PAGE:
So there we go. Did I need to justify the layout and my ideas? Who knows. Maybe it won’t work and it’ll have been a waste of time! I know some people will like it and some won’t! I find that planning is quite personal and can be difficult to share sometimes. But hopefully the site will be useful to someone else out there.

Questions I’ve had from people who have seen the site

What about cross-curricular links? I will be adding an idea bit too, but that will come a little later.

How will we ensure coverage? As I said, the National Curriculum is easy to cover. Most ICT coordinators should be able to prove they have covered it if anyone comes knocking. I want to extend my children beyond the NC and I’m not that worried if some things are repeated. Providing the children have been assessed and the work is differentiated, it won’t matter if they use a tool twice in two years. The outcomes and expectations will be different.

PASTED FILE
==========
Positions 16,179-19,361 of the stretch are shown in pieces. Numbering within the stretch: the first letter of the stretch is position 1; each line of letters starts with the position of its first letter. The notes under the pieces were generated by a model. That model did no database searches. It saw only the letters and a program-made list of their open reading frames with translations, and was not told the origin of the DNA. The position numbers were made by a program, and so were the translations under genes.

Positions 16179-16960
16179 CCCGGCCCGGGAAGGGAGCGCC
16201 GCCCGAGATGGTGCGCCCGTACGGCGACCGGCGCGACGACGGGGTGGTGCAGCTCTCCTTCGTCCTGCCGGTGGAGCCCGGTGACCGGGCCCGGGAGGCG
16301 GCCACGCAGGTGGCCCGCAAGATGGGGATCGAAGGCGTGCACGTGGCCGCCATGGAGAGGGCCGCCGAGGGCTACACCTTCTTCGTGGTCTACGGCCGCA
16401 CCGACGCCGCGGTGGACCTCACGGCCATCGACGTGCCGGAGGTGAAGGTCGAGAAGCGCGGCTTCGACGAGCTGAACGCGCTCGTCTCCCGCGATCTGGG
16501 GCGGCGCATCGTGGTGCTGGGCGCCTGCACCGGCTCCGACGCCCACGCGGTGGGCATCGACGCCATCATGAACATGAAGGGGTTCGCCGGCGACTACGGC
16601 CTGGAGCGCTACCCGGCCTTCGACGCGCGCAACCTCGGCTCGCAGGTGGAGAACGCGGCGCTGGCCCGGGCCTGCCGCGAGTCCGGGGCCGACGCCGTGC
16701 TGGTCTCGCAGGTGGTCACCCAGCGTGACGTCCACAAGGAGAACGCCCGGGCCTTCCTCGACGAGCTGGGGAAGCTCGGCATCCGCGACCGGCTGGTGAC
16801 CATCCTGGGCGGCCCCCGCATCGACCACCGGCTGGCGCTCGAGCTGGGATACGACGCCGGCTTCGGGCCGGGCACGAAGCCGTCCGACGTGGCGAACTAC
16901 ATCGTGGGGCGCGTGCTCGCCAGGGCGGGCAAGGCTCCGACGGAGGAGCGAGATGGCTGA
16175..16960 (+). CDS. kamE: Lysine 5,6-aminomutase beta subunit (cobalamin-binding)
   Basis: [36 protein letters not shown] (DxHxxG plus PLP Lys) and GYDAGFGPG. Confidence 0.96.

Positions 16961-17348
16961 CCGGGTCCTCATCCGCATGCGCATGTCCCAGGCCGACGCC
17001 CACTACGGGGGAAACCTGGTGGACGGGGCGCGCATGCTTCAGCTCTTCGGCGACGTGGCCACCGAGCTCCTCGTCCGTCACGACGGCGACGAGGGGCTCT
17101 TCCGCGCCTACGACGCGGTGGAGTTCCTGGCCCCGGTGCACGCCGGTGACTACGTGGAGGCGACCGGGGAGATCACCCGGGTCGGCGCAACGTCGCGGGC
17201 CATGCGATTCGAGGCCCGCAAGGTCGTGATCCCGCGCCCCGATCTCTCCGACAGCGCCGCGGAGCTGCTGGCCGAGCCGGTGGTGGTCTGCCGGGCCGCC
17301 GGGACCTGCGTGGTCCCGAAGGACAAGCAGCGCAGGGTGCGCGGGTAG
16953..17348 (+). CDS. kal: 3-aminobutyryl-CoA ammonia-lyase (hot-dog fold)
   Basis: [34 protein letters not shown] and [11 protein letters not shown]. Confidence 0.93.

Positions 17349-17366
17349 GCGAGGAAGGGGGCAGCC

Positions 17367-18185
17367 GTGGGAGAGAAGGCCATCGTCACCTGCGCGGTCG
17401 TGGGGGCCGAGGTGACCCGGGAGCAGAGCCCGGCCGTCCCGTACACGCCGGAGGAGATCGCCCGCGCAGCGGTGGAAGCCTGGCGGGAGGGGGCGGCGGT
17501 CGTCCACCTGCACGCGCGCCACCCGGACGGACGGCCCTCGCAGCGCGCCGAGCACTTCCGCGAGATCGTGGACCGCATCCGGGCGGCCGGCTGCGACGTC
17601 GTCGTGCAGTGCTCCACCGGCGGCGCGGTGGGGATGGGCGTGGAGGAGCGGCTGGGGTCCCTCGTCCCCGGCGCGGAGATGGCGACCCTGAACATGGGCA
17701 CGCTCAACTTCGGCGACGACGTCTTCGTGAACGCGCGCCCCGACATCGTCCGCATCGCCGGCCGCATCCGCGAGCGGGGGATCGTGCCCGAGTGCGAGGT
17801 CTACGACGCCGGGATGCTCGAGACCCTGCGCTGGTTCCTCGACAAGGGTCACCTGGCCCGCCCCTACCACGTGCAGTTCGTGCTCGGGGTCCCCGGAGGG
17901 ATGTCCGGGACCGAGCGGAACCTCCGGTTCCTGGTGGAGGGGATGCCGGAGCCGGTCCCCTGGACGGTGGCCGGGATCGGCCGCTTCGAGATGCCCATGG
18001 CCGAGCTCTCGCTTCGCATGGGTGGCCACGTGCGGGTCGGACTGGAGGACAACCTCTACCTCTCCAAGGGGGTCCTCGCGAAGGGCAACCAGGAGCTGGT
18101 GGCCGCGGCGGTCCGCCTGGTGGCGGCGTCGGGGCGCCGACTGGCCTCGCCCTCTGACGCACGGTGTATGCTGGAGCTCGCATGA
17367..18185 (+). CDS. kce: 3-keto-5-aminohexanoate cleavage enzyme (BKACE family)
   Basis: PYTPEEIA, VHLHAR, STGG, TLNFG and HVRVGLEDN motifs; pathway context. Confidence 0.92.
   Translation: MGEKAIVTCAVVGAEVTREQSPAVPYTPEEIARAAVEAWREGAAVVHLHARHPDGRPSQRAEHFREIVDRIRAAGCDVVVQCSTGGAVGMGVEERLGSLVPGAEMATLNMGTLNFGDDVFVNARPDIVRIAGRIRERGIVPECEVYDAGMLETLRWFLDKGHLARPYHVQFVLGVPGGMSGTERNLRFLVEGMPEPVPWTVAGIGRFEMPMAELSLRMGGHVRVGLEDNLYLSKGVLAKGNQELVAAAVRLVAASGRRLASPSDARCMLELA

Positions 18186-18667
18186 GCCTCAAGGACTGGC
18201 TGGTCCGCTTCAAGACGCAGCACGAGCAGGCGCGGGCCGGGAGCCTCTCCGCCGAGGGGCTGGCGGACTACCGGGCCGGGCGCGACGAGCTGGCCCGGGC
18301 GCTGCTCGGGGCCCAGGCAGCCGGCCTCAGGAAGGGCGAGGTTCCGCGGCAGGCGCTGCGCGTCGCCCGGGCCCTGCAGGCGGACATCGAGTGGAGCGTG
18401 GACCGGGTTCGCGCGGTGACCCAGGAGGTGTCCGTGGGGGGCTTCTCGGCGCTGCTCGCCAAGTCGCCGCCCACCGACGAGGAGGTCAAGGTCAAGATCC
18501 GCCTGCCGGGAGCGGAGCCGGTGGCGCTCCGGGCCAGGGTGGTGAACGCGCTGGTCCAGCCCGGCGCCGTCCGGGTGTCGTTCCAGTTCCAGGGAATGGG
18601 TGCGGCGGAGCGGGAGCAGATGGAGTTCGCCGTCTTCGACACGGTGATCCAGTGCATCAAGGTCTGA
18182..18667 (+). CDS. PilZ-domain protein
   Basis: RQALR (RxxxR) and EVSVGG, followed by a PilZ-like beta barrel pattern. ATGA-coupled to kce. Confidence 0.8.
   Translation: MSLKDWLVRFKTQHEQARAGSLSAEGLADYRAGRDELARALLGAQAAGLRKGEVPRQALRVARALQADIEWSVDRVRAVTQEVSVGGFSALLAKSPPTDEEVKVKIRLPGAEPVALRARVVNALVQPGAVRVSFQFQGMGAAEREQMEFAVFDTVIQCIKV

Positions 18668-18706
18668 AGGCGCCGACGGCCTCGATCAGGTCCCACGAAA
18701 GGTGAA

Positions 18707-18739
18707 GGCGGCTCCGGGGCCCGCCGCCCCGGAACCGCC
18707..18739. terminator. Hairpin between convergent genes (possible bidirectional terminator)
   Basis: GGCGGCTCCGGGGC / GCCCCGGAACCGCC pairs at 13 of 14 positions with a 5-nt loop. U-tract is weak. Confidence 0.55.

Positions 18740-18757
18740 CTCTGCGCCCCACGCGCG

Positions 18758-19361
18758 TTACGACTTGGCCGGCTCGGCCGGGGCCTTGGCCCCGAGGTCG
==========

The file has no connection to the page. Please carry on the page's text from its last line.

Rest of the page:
How could you forget about that tool? There are a lot of tools out there, particularly for digital literacy and art. I haven’t included everything, but I will add others later. I have tried to stick to things we have in school or that I have used.

Your early years section is a bit rubbish isn’t it? Yes…give me a week and I’ll make it better. I needed to get KS1/2 ICT sorted as they needed their planning first. Early Years is on the to do list. Honest! E-Safety is also due before the end of September.

If you have any comments about the site, feel free to email me, tweet me or reply on this post. Please remember that this is a site for my school and our needs first, if it doesn’t match yours then I’m sorry. If it does, then feel free to use it as much as you like! (If you do use it, a little thank you or hello will go a long way!)

Oh and the website? 

To finish, I must say a huge thank you to everyone who has seen the site and given feedback so far and a big thanks to Bev Evans for making the wonderful logos on the homepage!

ICT plans
Wednesday, June 01st, 2011 | Author: